Tempesta di Mare | Philadelphia Baroque Orchestra & Chamber Players

2015–2016 Concert Series: “A Tale of Two Italian Cities”

Broad Street Review

“Gwyn Roberts played three beautiful examples of the excitements and pleasures that recorder players can produce when they’ve worked their way into the top ranks of their profession.”

“Stone gave it a performance worthy of my memories, with the lute providing an exhilarating first movement, a dreamy visit to another world in the slow movement, and a final allegro packed with rustic drive. The small forces kept the accompaniment in perfect balance with the solo instrument.”

Baroque composers… wouldn’t have objected to a little fooling around with the continuo, and I think we can take it for granted they would have been quite happy with the level of musicianship the Tempesta Six bestowed on their music.”

Chestnut Hill Local

“All seven scores comprising Tempesta’s program were played superbly. Gwyn Roberts on recorder, Emlyn Ngai & Karina Schmitz on violins, Lisa Terry on cello, Richard Stone on lute & guitar and Adam Pearl on organ all played with consummate musicality and commanding technique. Stone was heard to especial advantage during the concert’s second half on a beautifully decorated baroque guitar.”


Tempesta di Mare does Venice and Naples
Pleasures of the recorder and lute

Most people nowadays probably think of the recorder as a children’s instrument. Schoolchildren can learn to play simple tunes on it fairly quickly and start piping away while young violinists and flutists are still trying to coax a decent sound out of their instruments. But in the Baroque era, the recorder was the standard flute for much of the period. Baroque composers created a library of recorder concertos and sonatas that demand virtuoso performers.

The Italian name for the recorder is il flauto dolci — the sweet flute — but that sweetness requires tight control of tone and volume when you’re playing solo lines created by composers like Scarlatti and Vivaldi.

At Tempesta di Mare’s latest outing, co-director Gwyn Roberts played three beautiful examples of the excitements and pleasures that recorder players can produce when they’ve worked their way into the top ranks of their profession. I’ve followed her career for more than 25 years, and you could hear those decades of development in every note she played. In the opening item on the program, Vivaldi’s La Notte, Roberts captured a gamut of nighttime emotions, from frenzied fear to relief at the coming of the day. When the birds sang to the sunrise at the end, I heard the birds and saw the morning.

Roberts and her co-director, lute player Richard Stone, have assembled a full Baroque orchestra, with brass and percussion, but Tempesta di Mare’s season schedule includes recitals and chamber music concerts as well. This concert sampled chamber music from two Italian musical capitals, Venice and Naples. The eight pieces on the program were a one-to-a-part showcase for six of Tempesta’s principal players.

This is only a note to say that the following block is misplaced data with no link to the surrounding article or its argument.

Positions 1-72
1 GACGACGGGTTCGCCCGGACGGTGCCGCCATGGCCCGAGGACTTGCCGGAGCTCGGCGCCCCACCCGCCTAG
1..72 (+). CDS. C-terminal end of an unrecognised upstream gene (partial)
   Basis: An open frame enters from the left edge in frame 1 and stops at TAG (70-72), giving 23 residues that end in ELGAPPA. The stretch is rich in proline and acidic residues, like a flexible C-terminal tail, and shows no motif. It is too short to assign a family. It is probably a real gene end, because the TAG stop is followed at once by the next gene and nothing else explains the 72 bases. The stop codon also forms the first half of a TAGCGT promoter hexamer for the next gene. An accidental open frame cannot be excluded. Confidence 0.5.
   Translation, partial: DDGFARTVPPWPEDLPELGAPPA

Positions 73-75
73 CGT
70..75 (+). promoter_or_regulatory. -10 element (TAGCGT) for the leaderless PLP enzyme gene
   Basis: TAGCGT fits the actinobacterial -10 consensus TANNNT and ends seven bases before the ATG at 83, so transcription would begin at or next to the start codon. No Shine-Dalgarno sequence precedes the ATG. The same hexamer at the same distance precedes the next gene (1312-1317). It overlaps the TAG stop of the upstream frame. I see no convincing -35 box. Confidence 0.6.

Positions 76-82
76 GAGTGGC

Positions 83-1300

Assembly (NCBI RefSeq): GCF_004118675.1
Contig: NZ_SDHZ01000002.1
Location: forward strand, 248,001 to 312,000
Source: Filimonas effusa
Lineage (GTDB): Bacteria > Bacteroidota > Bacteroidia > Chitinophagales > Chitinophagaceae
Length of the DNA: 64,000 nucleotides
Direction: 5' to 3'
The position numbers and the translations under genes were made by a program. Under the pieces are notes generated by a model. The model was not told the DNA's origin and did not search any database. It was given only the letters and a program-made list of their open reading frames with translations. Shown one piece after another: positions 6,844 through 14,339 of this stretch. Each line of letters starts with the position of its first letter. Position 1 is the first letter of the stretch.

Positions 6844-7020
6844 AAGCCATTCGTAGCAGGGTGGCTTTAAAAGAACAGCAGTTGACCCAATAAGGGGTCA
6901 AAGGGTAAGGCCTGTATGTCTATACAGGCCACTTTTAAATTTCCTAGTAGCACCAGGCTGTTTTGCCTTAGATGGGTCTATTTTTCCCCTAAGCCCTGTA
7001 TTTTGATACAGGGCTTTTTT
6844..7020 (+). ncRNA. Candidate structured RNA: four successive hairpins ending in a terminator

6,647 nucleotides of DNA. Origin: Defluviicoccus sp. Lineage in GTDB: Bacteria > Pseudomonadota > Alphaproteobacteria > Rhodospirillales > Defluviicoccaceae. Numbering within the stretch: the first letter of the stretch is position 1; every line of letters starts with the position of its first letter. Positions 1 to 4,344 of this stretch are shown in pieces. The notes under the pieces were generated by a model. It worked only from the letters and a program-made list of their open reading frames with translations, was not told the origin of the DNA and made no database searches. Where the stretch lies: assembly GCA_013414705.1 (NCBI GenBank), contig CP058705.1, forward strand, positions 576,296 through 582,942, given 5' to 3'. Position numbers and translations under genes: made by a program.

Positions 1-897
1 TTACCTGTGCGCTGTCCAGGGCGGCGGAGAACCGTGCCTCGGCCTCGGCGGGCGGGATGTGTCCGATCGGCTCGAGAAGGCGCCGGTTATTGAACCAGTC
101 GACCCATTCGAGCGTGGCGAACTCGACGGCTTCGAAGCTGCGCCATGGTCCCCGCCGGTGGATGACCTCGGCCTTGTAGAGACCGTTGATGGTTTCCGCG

Stone’s big solo was one of the established hits of the Baroque repertoire: Vivaldi’s exuberant Lute Concerto in D. In his remarks before he launched into the concerto, Stone said it was the piece that attracted him to classical music when he was a child. I can understand that. A recording of the concerto clinched my growing interest in Baroque music.

I responded to the fast outer movements the first time I heard it. Stone says it was the beautiful inner movement that “did it” for him. He was obviously a more sensitive listener (at a much younger age), but we both seem to have reached the same judgment. Movement by movement, the concerto is one of the best things Vivaldi ever wrote.

Stone gave it a performance worthy of my memories, with the lute providing an exhilarating first movement, a dreamy visit to another world in the slow movement, and a final allegro packed with rustic drive. The small forces kept the accompaniment in perfect balance with the solo instrument.

The two violinists in the sextet, Emlyn Ngai and Karen Schmidt, mostly played ensemble roles, but they generated a sonorous field of sound that permeated the whole program. They provided much of the rustic atmosphere in the final movement of the lute concerto, and there was a memorable interlude, in another piece, when the spotlight focused on the recorder’s interactions with Karen Schmidt’s violin.

Lisa Terry and Adam Pearl supplied the indispensable basso continuo — the combination of bass line and chords that formed the rhythmic and harmonic foundation of Baroque music. Terry provided the bass line on her cello, as she usually does, and Pearl played a small organ, instead of the harpsichord that he usually plays. The organ is a perfectly acceptable continuo instrument, and it added a touch of dramatic flair in the appropriate places.

Richard Stone reinforced the continuo on the lute and added to the variety by switching to the small Baroque guitar for the last four pieces. Baroque composers had sound commercial instincts; their published works usually advised potential customers that a piece could be played on a variety of instrumental combinations, depending on what you happened to have on hand. They wouldn’t have objected to a little fooling around with the continuo, and I think we can take it for granted they would have been quite happy with the level of musicianship the Tempesta Six bestowed on their music. Broad Street Review, April 26, 2016

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